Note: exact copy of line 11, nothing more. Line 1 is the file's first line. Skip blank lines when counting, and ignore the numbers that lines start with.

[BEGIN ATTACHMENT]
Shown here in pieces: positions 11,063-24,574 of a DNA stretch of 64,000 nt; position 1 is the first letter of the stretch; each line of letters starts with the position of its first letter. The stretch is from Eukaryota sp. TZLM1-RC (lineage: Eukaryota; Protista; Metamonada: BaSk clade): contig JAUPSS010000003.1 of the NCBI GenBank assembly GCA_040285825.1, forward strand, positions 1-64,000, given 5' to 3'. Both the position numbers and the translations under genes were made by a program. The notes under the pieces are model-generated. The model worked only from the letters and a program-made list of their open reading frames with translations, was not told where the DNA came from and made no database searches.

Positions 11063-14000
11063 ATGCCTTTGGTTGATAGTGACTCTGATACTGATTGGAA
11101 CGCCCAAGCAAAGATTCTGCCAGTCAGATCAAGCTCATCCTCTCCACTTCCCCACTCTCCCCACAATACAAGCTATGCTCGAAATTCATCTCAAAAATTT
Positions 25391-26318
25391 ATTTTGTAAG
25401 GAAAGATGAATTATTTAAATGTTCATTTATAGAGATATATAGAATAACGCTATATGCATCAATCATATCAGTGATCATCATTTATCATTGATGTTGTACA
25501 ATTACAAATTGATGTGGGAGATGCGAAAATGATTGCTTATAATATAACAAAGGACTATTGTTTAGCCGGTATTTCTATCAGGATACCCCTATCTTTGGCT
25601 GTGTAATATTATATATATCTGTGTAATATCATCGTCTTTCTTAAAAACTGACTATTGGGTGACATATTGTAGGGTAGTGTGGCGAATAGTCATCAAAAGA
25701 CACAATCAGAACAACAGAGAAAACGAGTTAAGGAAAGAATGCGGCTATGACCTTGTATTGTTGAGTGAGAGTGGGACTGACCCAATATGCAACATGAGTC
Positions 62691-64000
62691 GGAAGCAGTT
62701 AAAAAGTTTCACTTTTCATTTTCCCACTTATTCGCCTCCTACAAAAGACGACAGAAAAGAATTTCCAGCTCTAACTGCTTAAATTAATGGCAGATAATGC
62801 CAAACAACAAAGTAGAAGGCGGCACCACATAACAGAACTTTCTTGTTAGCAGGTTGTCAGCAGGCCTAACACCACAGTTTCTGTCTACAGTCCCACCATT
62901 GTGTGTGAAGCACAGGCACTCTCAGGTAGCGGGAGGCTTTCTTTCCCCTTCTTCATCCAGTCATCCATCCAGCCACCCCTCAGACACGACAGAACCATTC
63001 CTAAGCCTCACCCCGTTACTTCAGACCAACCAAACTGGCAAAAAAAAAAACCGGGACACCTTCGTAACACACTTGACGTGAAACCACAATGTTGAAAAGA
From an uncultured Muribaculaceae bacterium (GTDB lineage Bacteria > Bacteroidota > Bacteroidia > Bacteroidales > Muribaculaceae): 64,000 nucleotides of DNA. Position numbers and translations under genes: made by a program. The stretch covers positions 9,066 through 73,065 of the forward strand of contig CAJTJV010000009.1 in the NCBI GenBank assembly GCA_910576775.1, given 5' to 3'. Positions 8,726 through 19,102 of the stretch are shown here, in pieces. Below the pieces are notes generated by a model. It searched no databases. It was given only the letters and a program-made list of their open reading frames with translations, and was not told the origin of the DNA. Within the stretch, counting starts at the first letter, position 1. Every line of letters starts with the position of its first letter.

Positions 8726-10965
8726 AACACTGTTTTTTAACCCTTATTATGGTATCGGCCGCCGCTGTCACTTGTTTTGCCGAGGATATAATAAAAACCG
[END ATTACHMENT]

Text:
Positions 62691-64000